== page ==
Click here to subscribe to the all new Auckland Religion podcast which will showcase audio recordings from selected seminar talks and public lectures in Theology and Religious Studies at the University of Auckland. The first episode is now live, and features Dr Sean Durbin’s (University of Newcastle, Australia) talk from last week to the Theology Research Seminar.
Over the past few months, Robert Myles and I have been working hard to finish our co-edited volume, Sexuality, Ideology and the Bible: Antipodean Engagements, which will be published by Sheffield Phoenix Press later this year. The volume will contain a series of essays written by biblical scholars located in Australia and New Zealand on themes relating to sexuality, gender, and queer theory within biblical traditions and interpretations. We were also very fortunate to get the marvellous Professor Hugh Pyper from the University of Sheffield to write a response to these essays and to offer his own thoughts on ‘antipodean engagements’ with sexuality, queer ideologies, and biblical scholarship.
As a taster/teaser, I’ve listed the titles of all the essays in the volume below. And we’ll post more details about the book as it progresses along its publication path.
THE ANTIPODEAN UNDERSIDE OF SEXUALITY, IDEOLOGY AND THE BIBLE
Robert J. Myles
THE PERFECT PENIS OF EDEN AND QUEER TIME IN AUGUSTINE’S READING OF PAUL
‘COME UPON HER’: LAND AS RAPED IN JEREMIAH 6.1-8
IMAGINING THE BODY OF CHRIST
THE MATRIARCH’S MUFF
PAUL SPEAKS LIKE A GIRL: WHEN PHOEBE READS ROMANS
Alan H. Cadwallader
‘WE’RE HERE, WE’RE QUEER—GET USED TO IT!’: EXCLAMATIONS IN THE MARGINS (EUODIA AND SYNTYCHE IN PHIL. 4.2)
QUEER[Y]ING THE SERMON ON THE MOUNT
Elaine M. Wainwright
PROMETHEA’S SONG OF SONGS
THE DELILAH MONOLOGUES
Caroline Blyth and Teguh Wijaya Mulya
RESPONSE: QUEERING THE ANTIPODES
Hugh S. Pyper
Being great fans of the US medical drama, ‘House’, staff at Auckland’s School of Theology have been especially excited to accept an invitation from the University’s School of Medicine to take part in this year’s Medical Humanities programme. This multidisciplinary programme offers stage three medical students a range of courses that allow them to study medical issues from the perspective of Arts disciplines, including history, law, music, art, comparative literature, philosophy, and theology.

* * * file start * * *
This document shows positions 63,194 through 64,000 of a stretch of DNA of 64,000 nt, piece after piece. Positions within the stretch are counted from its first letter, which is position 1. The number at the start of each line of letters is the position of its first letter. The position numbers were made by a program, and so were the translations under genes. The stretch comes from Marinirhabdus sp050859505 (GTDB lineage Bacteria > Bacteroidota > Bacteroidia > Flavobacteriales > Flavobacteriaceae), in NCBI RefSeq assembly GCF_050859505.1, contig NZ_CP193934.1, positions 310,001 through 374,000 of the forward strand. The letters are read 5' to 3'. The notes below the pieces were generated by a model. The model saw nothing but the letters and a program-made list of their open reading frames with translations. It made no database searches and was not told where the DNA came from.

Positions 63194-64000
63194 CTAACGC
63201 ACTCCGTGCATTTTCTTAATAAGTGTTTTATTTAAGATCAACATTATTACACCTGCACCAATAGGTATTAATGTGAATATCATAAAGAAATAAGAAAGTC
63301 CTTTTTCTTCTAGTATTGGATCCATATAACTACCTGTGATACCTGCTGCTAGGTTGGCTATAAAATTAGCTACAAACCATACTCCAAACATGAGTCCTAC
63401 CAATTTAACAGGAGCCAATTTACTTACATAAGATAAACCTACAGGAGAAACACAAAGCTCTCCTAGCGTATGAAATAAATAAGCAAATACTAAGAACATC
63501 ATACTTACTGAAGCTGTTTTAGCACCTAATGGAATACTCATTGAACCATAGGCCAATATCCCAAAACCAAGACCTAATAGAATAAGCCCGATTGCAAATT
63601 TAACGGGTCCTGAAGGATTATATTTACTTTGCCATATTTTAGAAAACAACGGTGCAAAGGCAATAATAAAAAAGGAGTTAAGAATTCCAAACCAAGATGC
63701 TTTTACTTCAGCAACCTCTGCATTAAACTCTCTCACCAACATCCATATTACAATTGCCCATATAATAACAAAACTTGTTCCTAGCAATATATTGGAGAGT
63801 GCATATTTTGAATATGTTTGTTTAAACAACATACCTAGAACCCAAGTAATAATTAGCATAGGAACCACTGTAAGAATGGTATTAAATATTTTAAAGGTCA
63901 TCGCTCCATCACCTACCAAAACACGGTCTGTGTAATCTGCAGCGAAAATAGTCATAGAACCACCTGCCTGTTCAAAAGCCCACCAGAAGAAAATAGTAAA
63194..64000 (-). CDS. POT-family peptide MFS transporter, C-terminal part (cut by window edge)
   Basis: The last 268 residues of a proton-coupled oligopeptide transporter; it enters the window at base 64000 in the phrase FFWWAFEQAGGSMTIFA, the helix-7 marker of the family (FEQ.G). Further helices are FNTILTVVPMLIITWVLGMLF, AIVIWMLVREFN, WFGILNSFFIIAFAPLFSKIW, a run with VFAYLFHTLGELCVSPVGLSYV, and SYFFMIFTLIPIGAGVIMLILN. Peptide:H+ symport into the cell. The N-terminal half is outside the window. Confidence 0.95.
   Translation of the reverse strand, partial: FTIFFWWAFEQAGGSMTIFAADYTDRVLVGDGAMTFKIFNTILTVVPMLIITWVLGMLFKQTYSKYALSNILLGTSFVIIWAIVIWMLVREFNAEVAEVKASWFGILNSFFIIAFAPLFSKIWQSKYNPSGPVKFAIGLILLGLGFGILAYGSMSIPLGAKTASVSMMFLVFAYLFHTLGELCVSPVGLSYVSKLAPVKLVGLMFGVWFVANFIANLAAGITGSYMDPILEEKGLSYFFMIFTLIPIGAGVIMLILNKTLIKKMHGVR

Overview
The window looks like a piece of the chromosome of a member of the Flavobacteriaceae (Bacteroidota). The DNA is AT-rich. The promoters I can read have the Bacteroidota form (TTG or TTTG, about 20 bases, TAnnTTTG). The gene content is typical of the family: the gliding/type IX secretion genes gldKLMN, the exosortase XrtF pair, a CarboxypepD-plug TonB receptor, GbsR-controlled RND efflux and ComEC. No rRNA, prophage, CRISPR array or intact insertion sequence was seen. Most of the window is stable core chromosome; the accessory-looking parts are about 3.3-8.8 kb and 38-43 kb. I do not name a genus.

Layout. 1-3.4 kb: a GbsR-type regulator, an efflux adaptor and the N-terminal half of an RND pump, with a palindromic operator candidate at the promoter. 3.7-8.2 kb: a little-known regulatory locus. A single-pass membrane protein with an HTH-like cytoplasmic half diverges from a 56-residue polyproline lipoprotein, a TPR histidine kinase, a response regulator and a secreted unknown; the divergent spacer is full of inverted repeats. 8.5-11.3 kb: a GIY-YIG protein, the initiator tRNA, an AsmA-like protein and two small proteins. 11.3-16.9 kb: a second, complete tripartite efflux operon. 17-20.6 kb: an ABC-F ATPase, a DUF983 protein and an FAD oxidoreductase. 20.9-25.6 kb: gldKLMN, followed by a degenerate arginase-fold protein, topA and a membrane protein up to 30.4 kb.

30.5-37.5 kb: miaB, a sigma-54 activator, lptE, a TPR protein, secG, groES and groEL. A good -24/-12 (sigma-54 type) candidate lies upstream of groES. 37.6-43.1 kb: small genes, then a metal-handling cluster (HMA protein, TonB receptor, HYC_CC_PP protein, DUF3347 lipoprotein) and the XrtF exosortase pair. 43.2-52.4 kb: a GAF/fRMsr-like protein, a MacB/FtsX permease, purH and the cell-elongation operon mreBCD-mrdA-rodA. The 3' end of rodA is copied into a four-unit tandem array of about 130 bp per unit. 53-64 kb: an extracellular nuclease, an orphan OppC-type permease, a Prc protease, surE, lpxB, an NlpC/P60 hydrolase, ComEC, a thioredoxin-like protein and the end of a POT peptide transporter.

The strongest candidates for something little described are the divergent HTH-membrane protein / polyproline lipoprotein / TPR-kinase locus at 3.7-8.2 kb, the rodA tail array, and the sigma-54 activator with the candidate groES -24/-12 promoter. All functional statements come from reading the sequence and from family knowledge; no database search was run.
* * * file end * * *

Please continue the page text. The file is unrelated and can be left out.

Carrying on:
This year, the School of Theology are offering a course entitled, ‘Exploring the Spirituality of Healing’, which will consider some of the beliefs and practices of spirituality within religious traditions and the different ways that these have been associated with healing in medical and mental health contexts. Taking into account such factors as gender, sexuality, cultural context, and religious diversity, the course will focus on a range of topics, including medical ethics and spirituality, models of research into spirituality and healing, the role of personal spirituality for the clinical practitioner, the psychology of healing and forgiveness, and cross-disciplinary collaboration within the healing/clinical environment.
The significance of spirituality and religion for health and healing has been both increasingly well researched and hotly debated over the past decade by both theologians and those working in the medical professions. It is hoped that ‘Exploring the Spirituality of Healing’ will engage the interest of Auckland’s medical students in this fascinating subject and keep the current debate alive and kicking.